But Rathgeber said he believed Harper's repeated assertions yesterday in the House of Commons that he did not know about the $90,000 cheque from Wright to pay off Duffy's ineligible expenses — although he wondered how the prime minister could not have known.

Speaking outside the NDP caucus room in the House of Commons, Mulcair said there's a lot of questions Harper has refused to answer.

"We're going to continue to hold his feet to the fire," he said.

Mulcair noted that during Tuesday's question period, the prime minister did not directly answer whether he discussed the cheque Wright wrote to Duffy with his cabinet.

"[Harper] would have us believe this was just between Nigel Wright and Mike Duffy," Mulcair said, adding that to his mind there had to have been other people involved.

'For crying out loud, even the senators are saying this stinks to high heaven.'—Charlie Angus, NDP ethics critic

Asked if the fact Senate staff had refused to pay out half of Duffy's claims should have raised red flags, Mulcair replied,"If someone's expense claims are being consistently rejected, that sets off a yellow light on the dashboard, if not a red one."

Mulcair said the Senate costs Canadians $100 million a year, and that Harper has never been serious about Senate reform.

Mulcair was asked twice if meetings about MPs' expenses should be made public, as the Senate meeting was Tuesday.

"Two totally different circumstances," he replied, saying that the auditor general has found no problems with the way MPs account for their expenses. The Senate, he said, is "unaccountable."

Trudeau pressed on openness for MPs

Trudeau told reporters that the prime minister's preferred path is "to block, to obfuscate," and wondered again why it took five days for Wright to resign after he told Harper about the payment to Duffy.

Reporters pressed Trudeau whether all senators should now undergo audits of their expenses. Trudeau eventually said he agreed this should be done.

He was also asked, since the Senate meeting Tuesday was opened up to the media, shouldn't MPs' meetings about their expenses cease being held behind closed doors.

Opening up expense accounts was desirable, Trudeau said when pressed, but added, "There will always be a need for an approach that's responsible, but not open to fear mongering."

Conservative MPs defended the prime minister as they left their Wednesday caucus meeting.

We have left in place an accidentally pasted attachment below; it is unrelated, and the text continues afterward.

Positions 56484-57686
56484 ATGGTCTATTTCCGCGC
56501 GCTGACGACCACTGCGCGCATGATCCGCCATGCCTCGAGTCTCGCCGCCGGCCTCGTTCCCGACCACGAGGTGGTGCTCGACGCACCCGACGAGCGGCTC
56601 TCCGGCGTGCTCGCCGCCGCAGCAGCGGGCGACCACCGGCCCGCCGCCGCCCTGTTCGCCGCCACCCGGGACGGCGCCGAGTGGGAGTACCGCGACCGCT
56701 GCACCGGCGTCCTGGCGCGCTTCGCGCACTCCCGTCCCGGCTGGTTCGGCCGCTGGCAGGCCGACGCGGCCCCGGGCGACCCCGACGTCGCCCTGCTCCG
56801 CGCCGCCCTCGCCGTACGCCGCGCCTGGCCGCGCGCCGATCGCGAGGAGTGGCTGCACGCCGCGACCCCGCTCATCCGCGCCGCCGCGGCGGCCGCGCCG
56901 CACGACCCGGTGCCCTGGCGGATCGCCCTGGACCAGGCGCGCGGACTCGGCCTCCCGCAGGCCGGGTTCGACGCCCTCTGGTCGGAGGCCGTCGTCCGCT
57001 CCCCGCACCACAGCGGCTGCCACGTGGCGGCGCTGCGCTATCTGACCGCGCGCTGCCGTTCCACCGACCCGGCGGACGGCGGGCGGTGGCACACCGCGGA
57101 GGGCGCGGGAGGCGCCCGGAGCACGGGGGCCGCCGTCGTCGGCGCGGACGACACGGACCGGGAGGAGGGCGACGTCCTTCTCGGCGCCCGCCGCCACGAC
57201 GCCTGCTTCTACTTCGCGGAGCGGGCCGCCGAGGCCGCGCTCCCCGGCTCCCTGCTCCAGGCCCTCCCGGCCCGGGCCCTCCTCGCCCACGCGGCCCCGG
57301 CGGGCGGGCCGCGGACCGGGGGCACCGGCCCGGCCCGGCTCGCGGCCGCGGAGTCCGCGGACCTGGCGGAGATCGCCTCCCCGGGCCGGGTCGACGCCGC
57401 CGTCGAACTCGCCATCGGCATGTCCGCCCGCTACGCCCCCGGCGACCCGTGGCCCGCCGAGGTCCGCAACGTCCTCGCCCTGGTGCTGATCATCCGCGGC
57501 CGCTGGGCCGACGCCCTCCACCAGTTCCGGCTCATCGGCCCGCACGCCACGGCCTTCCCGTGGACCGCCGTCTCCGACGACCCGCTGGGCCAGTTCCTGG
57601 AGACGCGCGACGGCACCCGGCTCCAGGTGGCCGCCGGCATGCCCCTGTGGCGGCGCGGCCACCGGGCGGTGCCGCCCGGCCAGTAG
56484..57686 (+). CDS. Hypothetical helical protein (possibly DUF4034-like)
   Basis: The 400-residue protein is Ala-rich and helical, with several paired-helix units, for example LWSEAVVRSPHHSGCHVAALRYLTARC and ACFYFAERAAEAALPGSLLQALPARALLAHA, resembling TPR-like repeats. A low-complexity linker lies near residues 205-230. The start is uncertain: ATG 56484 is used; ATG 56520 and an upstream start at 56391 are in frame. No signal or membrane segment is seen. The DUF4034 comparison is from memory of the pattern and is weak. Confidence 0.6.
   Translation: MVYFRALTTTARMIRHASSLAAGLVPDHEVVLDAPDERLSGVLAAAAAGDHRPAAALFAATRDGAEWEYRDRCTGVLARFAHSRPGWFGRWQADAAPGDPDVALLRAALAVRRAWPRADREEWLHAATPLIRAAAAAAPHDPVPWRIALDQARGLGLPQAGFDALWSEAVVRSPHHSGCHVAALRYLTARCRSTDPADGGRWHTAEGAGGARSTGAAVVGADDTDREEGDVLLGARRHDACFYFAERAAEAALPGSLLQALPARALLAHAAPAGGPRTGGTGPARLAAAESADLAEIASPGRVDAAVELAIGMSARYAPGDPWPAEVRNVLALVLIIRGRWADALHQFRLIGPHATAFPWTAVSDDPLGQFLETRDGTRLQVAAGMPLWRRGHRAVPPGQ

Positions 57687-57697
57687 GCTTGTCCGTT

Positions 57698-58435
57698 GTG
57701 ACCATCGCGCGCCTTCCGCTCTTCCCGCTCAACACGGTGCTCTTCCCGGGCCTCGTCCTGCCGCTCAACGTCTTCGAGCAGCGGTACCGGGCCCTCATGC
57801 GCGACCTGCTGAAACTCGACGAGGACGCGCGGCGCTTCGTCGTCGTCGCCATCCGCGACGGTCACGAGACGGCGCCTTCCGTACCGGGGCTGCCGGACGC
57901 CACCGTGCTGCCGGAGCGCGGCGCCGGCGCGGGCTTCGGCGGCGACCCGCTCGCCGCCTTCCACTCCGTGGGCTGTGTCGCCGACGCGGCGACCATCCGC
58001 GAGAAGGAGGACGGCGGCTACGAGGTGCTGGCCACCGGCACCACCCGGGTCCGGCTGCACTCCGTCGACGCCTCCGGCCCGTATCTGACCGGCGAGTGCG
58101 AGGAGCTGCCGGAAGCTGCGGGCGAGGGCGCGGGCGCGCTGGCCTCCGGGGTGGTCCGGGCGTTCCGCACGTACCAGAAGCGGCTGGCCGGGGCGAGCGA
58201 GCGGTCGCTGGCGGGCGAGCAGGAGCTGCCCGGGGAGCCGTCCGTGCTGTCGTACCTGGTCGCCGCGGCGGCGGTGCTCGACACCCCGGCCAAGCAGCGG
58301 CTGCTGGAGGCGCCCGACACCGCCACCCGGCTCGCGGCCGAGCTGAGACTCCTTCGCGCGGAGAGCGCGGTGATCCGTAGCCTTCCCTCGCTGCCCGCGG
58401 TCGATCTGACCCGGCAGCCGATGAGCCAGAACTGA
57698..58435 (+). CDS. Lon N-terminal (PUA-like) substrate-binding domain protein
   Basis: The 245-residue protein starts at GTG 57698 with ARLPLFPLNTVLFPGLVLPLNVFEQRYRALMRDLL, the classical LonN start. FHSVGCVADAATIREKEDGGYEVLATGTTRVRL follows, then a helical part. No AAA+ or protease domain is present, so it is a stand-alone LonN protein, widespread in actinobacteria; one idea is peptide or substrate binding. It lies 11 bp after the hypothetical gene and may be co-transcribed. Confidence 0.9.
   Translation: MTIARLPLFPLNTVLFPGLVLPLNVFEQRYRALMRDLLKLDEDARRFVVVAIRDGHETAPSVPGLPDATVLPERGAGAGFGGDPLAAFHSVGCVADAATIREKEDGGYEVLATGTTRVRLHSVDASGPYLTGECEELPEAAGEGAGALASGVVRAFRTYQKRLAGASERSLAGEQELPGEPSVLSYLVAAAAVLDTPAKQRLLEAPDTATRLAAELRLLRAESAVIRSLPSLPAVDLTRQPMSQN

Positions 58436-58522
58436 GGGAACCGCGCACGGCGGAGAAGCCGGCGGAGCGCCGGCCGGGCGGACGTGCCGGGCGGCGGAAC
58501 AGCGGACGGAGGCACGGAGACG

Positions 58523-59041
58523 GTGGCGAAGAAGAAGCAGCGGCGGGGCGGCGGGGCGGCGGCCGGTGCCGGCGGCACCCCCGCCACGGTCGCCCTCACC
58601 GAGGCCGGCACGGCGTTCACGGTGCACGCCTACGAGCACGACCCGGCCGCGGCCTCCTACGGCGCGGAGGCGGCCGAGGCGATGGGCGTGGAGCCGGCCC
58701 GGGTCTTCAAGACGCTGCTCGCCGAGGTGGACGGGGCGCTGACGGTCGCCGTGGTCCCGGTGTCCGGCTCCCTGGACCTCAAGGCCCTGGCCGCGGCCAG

"The PM had nothing to do with this. I think that's very clear," said Sault Ste. Marie MP Brian Hayes.

"The prime minister was truthful. He was honest and told us exactly what happened," echoed Jay Aspin, MP for Nipissing-Timiskaming.

But NDP MP and ethics critic Charlie Angus said there was evidence of a coverup.

"For crying out loud, even the senators are saying this stinks to high heaven. They said there was major inappropriate spending by Mike Duffy. Now Nigel Wright was in contact with the Senate. They were talking about what was going on, so certainly the prime minister must have known that these were really dodgy expense claims and then the secret cheque was cut to cover all this up," Angus said.

With the Senate calling in the police, how can the prime minister continue to act as if the cheque from Wright was "no big deal," Angus asked.

Scrutinize top 10 spenders: LeBreton

Speaking to reporters outside the Conservative caucus room Wednesday, government Senate leader Marjory LeBreton said she believes that the top 10 spenders in the Senate should be audited annually, although she didn't specify who would conduct the audits or whether they would be made public.

"This has been going on for years. I know many Liberal senators that represented regions that had permanent homes in Ottawa. Where do you start?" she said.

She was referring to the practice of claiming a home at least 100 kilometres outside of Ottawa as a primary residence even though in reality the senator's permanent abode is in the capital.

Of the four senators who must repay money for doing exactly what LeBreton describes, three were appointed as Conservatives on the advice of Harper.

On Tuesday, the clerk of the Senate as well as the Senate director of finances told the specially convened meeting Duffy had tried to claim per diems and related expenses for 18 days in August 2011, when he was at his cottage in P.E.I.

In all, of 49 claims Duffy submitted over a one-year period, only 25 were paid out. The rest were disallowed by Senate administration staff because it was determined he was not in Ottawa on Senate business as he claimed.

The Senate committee voted unanimously to refer Duffy's claims to the RCMP, and added a request that the $90,000 cheque given to Duffy by the prime minister's top aide be examined as well.

The committee also voted to restore the language in the May 9 report on Duffy. Senators David Tkachuk and Carolyn Stewart Olsen who were responsible for redacting the language voted last night to put it back in the report.

with files from Laurie Graham